A little after sunrise Tuesday, North Stafford High School cheerleaders waved pom-poms near the school’s front entrance, the marching band pounded on drums and a couple of adults guided traffic with large foam hands typically reserved for football games or pep rallies.
The festive atmosphere continued inside the school off Garrisonville Road, where the teacher-led 2:15 Band—a name that signifies the end of the school day—performed on a stage in the cafeteria as students mingled before class.
It was quite the first impression for Scott Kizner, 60, who officially became the superintendent of Stafford County Public Schools on Saturday. Kizner plans to drop by every Stafford school in the coming weeks, but North Stafford marked his first stop on the opening day of the 2018–19 school year.
North Stafford High School’s student leaders organized the festivities before they knew about their important guest.
“You’re not getting a dog-and-pony show with us,” North Stafford Principal Daniel Hornick said. “This is how we do business.”
Fredericksburg City Public Schools also kicked off the school year Tuesday, but most other Fredericksburg-area systems started in mid-August.
The second stop on Kizner’s itinerary was Stafford Middle School, where he took his first selfie of the morning with a student. Later, he listened as Principal Mark Smith told students over the intercom: “I am your host for this 180-day thrill ride.”
In an interview with The Free Lance–Star, Kizner—who spent eight years as superintendent of Harrisonburg Public Schools before accepting the Stafford position—said he plans to be in schools every day. “That’s the best way to learn.”
In Harrisonburg, for instance, he ran into a custodian who told him a dumpster was too far away from the school. That interaction led administrators to move the bin.
“In my world, am I really figuring out where the garbage should be? Honestly, no,” Kizner said with a laugh. “But in his world, and I have to always remember … when somebody comes to talk to you, that’s the most important thing to them. You can never lose sight of, I’m here to work for others.”
Kizner said he applied for the Stafford job for a variety of reasons, including the system’s great reputation and what he called the challenge of leading a larger division. Stafford has about three times more schools than Harrisonburg.
Stafford’s location between the state capital and Washington is also ideal, because one of his three daughters is a special education teacher in Arlington County while another is an attorney in Richmond. His third daughter is doing a teaching internship in Rockingham County.
He and his wife, Lori, recently moved into a home in North Stafford.
Professionally, Kizner faces several challenges, including the disparity between teacher salaries in Stafford and Northern Virginia. In neighboring Prince William County, a teacher with four years of experience makes approximately $50,000 per year, about the same as a Stafford teacher with 15 years on the job.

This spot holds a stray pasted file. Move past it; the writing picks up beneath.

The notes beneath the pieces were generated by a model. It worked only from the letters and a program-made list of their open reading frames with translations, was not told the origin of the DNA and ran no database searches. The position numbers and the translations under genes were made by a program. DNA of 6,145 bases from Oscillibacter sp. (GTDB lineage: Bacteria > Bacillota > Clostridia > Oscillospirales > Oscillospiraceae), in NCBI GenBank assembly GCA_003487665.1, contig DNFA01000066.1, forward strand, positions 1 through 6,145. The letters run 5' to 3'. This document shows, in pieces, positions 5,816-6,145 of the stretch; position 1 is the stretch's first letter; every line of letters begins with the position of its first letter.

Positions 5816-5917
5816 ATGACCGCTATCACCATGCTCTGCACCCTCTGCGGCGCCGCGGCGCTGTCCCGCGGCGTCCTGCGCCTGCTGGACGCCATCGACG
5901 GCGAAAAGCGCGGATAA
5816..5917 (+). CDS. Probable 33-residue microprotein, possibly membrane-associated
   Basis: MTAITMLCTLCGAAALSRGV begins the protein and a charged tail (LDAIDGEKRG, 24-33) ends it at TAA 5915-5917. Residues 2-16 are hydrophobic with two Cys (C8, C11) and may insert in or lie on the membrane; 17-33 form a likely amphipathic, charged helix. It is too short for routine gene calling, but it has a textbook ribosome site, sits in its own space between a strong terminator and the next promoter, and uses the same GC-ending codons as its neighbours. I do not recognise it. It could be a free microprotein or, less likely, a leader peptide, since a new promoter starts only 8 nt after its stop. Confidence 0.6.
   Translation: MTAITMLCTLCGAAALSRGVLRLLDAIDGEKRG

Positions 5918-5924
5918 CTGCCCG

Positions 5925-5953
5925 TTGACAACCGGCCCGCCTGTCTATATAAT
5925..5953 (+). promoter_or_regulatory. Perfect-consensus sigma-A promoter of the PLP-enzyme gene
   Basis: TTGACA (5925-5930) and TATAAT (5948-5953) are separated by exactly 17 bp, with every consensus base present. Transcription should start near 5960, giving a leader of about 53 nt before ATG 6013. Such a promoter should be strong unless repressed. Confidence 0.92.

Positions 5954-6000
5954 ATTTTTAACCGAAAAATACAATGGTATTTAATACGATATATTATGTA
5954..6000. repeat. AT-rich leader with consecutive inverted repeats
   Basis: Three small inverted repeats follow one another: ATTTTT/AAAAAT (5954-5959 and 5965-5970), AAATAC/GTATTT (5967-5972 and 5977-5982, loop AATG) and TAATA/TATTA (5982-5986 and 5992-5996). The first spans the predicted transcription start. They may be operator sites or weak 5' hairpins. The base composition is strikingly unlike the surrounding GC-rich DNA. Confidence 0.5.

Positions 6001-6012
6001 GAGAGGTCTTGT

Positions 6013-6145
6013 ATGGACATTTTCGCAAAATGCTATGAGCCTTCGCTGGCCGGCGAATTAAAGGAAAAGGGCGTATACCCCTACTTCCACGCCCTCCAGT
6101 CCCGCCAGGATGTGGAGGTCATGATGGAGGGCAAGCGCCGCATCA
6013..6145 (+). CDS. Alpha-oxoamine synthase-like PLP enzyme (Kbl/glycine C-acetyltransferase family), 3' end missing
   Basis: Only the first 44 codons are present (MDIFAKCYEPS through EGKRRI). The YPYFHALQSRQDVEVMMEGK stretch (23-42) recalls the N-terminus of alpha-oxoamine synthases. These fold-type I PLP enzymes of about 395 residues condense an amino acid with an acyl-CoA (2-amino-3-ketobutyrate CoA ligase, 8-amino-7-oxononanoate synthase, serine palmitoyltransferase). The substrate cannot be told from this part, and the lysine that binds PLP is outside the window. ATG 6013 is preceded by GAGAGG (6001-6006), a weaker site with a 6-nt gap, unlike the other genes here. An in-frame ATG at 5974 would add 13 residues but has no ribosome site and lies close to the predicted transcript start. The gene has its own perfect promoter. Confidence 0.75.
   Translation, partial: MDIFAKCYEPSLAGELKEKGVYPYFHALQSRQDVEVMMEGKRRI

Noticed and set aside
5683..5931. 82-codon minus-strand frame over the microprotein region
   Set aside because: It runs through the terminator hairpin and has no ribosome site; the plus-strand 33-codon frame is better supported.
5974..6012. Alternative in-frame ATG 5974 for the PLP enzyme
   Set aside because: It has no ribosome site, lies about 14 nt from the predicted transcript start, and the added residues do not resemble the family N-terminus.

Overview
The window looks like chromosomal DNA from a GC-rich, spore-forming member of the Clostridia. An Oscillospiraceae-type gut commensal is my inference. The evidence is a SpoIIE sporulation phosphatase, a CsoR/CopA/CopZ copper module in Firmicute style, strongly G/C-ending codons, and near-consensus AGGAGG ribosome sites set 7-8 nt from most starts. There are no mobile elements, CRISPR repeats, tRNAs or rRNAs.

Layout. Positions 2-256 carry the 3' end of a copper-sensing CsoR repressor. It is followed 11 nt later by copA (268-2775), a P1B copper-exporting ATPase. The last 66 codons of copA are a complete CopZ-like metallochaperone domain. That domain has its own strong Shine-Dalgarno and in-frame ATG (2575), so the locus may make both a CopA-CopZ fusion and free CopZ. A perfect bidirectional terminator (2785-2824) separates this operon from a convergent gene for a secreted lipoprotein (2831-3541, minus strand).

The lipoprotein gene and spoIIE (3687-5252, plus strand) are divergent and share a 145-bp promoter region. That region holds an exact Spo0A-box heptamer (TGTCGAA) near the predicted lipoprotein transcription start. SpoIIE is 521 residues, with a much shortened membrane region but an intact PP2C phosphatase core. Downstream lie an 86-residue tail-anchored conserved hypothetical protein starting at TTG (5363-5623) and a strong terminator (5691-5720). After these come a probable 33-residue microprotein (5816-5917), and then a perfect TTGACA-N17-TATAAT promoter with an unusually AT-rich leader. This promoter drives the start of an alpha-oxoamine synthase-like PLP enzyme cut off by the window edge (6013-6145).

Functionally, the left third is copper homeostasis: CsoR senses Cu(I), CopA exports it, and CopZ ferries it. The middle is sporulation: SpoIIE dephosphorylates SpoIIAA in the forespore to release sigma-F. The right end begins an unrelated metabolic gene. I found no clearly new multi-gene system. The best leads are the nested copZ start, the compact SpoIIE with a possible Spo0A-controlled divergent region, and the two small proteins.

Kizner said school systems can offer other perks in an effort to retain teachers. Harrisonburg schools, he said, cannot match the teacher salaries in Charlottesville or Albemarle County, but it has a generous tuition-reimbursement policy that, in some cases, pays the entire cost of a teacher’s continuing education. “We put our money where our words are, and I think people value that,” he said.
Some employees, particularly veteran teachers, have been unhappy with recent pay-scale adjustments in Stafford. This year, for instance, teachers with 13 or more years on the job received the minimum 2.5 percent raise, while less-experienced teachers got up to 7.5 percent. Former Superintendent Bruce Benson described the larger pay increase for newer teachers as a “market-based” raise to put their salaries more in line with those of similarly sized school systems.
Kizner says he’s not totally familiar with prior pay-scale decisions, but that he prefers “not to have a school culture where teachers feel like they are comparing themselves to other teachers.”
“We all acknowledge that everybody needs to move up,” he said.
He added later: “I like to avoid the situation where we think certain teachers, based on the nature of their credentials, might have a greater challenge than other teachers. I just think teaching is a remarkably challenging profession, and we need to honor it.”
Kizner is the first Stafford superintendent with a Twitter account, which he says he will use to highlight positive happenings in schools. He usually does not interact with students or teachers on Twitter, but he did seek out and personally meet a North Stafford student who wished him luck on the social media platform.
Kizner said he chose North Stafford High as his first stop because “it was important to go to a school [with] a lot of diversity.” Last year, about half the school’s students were black or Hispanic.
“I’m here for every single child,” Kizner said.